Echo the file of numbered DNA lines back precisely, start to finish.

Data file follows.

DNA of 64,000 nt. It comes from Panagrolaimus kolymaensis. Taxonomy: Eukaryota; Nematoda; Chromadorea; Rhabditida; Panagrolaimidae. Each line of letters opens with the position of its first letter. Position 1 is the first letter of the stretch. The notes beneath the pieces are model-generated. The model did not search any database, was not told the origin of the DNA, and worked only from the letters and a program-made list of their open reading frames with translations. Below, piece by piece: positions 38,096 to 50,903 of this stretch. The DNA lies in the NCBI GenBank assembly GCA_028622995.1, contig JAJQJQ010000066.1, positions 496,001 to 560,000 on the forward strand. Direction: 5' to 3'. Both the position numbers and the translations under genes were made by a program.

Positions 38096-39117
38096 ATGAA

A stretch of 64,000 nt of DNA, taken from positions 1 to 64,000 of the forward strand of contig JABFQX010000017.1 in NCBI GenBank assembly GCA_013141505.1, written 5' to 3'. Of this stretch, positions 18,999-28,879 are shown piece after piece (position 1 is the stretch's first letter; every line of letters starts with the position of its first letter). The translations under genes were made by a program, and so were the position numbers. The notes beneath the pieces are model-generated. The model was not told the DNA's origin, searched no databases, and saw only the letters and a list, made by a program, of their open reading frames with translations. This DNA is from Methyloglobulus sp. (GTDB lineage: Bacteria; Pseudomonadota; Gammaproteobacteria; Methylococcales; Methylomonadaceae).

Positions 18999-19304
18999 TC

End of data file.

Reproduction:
DNA of 64,000 nt. It comes from Panagrolaimus kolymaensis. Taxonomy: Eukaryota; Nematoda; Chromadorea; Rhabditida; Panagrolaimidae. Each line of letters opens with the position of its first letter. Position 1 is the first letter of the stretch. The notes beneath the pieces are model-generated. The model did not search any database, was not told the origin of the DNA, and worked only from the letters and a program-made list of their open reading frames with translations. Below, piece by piece: positions 38,096 to 50,903 of this stretch. The DNA lies in the NCBI GenBank assembly GCA_028622995.1, contig JAJQJQ010000066.1, positions 496,001 to 560,000 on the forward strand. Direction: 5' to 3'. Both the position numbers and the translations under genes were made by a program.

Positions 38096-39117
38096 ATGAA

A stretch of 64,000 nt of DNA, taken from positions 1 to 64,000 of the forward strand of contig JABFQX010000017.1 in NCBI GenBank assembly GCA_013141505.1, written 5' to 3'. Of this stretch, positions 18,999-28,879 are shown piece after piece (position 1 is the stretch's first letter; every line of letters starts with the position of its first letter). The translations under genes were made by a program, and so were the position numbers. The notes beneath the pieces are model-generated. The model was not told the DNA's origin, searched no databases, and saw only the letters and a list, made by a program, of their open reading frames with translations. This DNA is from Methyloglobulus sp. (GTDB lineage: Bacteria; Pseudomonadota; Gammaproteobacteria; Methylococcales; Methylomonadaceae).

Positions 18999-19304
18999 TC